Well, yes, he did. But the source of crippling opposition to a high-profile international conference in Turkey this month turns out not to have been foreseen by the president or by his critics on the Iraq Study Group, chaired by Baker and Hamilton. The gathering being pushed by Secretary of State Condoleezza Rice has been blocked for weeks by Nouri al-Maliki, the surprisingly strong-willed prime minister of Iraq. [complete article]

Iraq death toll jumps 15 percent in March
AFP, April 1, 2007

At least 2,078 people died in Iraq last month, 15 percent more than in February despite a massive security crackdown in Baghdad, the epicentre of violence, a security official said on Sunday.

On average, 67 people died across the country every day in March, compared to 64 in February.

A significant increase in Iraqi civilian, army and police deaths was evident last month, the official said, based on detailed statistics collected by the defence, interior and health ministries. [complete article]

See also, Iraq says truck bomb in north killed 152 (NYT).

U.S. toll in March is twice Iraq forces
By Steven R. Hirst, AP, April 1, 2007

The U.S. military death toll in March, the first full month of the security crackdown, was nearly twice that of the Iraqi army, which American and Iraqi officials say is taking the leading role in the latest attempt to curb violence in the capital, surrounding cities and Anbar province, according to figures compiled on Saturday.

The Associated Press count of U.S. military deaths for the month was 81, including a soldier who died from non-combat causes Friday. Figures compiled from officials in the Iraqi ministries of Defense, Health and Interior showed the Iraqi military toll was 44. The Iraqi figures showed that 165 Iraqi police were killed in March. Many of the police serve in paramilitary units. [complete article]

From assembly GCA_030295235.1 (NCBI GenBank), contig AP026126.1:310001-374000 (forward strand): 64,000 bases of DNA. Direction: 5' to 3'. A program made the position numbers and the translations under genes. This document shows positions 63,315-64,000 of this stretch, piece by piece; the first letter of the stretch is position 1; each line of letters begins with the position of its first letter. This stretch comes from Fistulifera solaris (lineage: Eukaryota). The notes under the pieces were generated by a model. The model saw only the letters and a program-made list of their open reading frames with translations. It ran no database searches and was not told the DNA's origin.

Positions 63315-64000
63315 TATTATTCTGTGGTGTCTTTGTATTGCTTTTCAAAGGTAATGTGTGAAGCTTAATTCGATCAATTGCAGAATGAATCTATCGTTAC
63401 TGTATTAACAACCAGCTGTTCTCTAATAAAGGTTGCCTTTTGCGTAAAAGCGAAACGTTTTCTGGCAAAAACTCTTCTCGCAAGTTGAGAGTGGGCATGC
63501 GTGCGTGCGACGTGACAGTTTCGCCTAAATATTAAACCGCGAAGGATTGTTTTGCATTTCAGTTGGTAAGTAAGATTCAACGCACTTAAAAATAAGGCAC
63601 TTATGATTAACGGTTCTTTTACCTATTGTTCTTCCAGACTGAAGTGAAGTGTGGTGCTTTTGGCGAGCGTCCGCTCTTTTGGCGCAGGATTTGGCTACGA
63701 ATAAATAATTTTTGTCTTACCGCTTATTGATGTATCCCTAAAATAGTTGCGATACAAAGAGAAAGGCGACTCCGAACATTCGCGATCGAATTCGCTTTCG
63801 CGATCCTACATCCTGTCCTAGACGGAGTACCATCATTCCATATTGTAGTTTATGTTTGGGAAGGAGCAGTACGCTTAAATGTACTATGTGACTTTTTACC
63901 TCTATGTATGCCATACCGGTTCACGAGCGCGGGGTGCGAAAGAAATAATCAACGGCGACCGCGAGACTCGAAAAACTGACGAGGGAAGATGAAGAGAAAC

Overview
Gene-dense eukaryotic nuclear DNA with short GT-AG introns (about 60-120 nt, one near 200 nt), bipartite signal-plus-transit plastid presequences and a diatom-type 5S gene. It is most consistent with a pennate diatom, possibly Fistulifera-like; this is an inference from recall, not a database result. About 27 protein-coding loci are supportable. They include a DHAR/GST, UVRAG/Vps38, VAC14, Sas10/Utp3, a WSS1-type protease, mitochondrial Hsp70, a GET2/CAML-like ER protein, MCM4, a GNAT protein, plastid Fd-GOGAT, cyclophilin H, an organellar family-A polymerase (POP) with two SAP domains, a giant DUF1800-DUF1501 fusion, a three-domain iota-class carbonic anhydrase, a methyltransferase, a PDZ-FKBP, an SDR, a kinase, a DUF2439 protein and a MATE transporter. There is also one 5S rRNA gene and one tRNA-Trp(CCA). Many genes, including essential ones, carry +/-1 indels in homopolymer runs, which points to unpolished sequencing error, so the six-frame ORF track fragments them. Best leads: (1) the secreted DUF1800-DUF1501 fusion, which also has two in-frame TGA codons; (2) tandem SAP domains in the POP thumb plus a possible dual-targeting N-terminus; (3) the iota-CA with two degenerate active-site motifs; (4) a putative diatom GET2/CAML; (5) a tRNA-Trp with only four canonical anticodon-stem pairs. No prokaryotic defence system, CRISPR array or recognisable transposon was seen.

How the U.S. Army broke in Iraq
By Phillip Carter, Slate, March 30, 2007

The U.S. Army broke in the 1970s in the wake of the Vietnam War and the end of the draft. But if you ask officers who served during that period, few will recall the sounds of creaking planks, snapping beams, or rupturing buildings as the institution disintegrated. Instead, the crumbling occurred over time, becoming apparent only decades later.

Today's Army is stretched past its breaking point by the wars in Iraq and Afghanistan. The sounds of its collapse may be faint enough for policymakers in Washington to ignore, but they are there. An exodus of junior and midlevel personnel illustrates the crisis. Their exit has forced the Army to apply tourniquets like "stop loss" to halt the hemorrhaging, and it has also dropped its standards for recruiting and retention. [complete article]

See also, 2 suicide vests found in Green Zone (AP).
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Australian Gitmo detainee gets 9 months
By Michael Melia, March 31, 2007

An American military tribunal sentenced an Australian to nine months in prison Friday after he pleaded guilty to supporting terrorism - in the first conviction at a U.S. war-crimes trial since World War II.

A panel of military officers had recommended a term of seven years, but a section of a plea agreement that had been kept secret from the panel capped the sentence at nine months for David Hicks, who has been held at the U.S. military prison at Guantanamo Bay for more than five years.

Under the agreement, the confessed Taliban-allied gunman will be allowed to serve his sentence in an Australian prison, but must remain silent about any alleged abuse while in custody. [complete article]

A tailor-made guilty plea
ACLU Blog, March 27, 2007

It was an extraordinary, though typically chaotic, day at the Guantánamo Military Commissions. David Hicks began the proceedings with three lawyers sitting beside him at counsel table. After a series of dubious rulings by the trial judge, he ended the day with only one. Hours later, he agreed to enter a plea of guilty to a single charge of providing material support to a terrorist organization.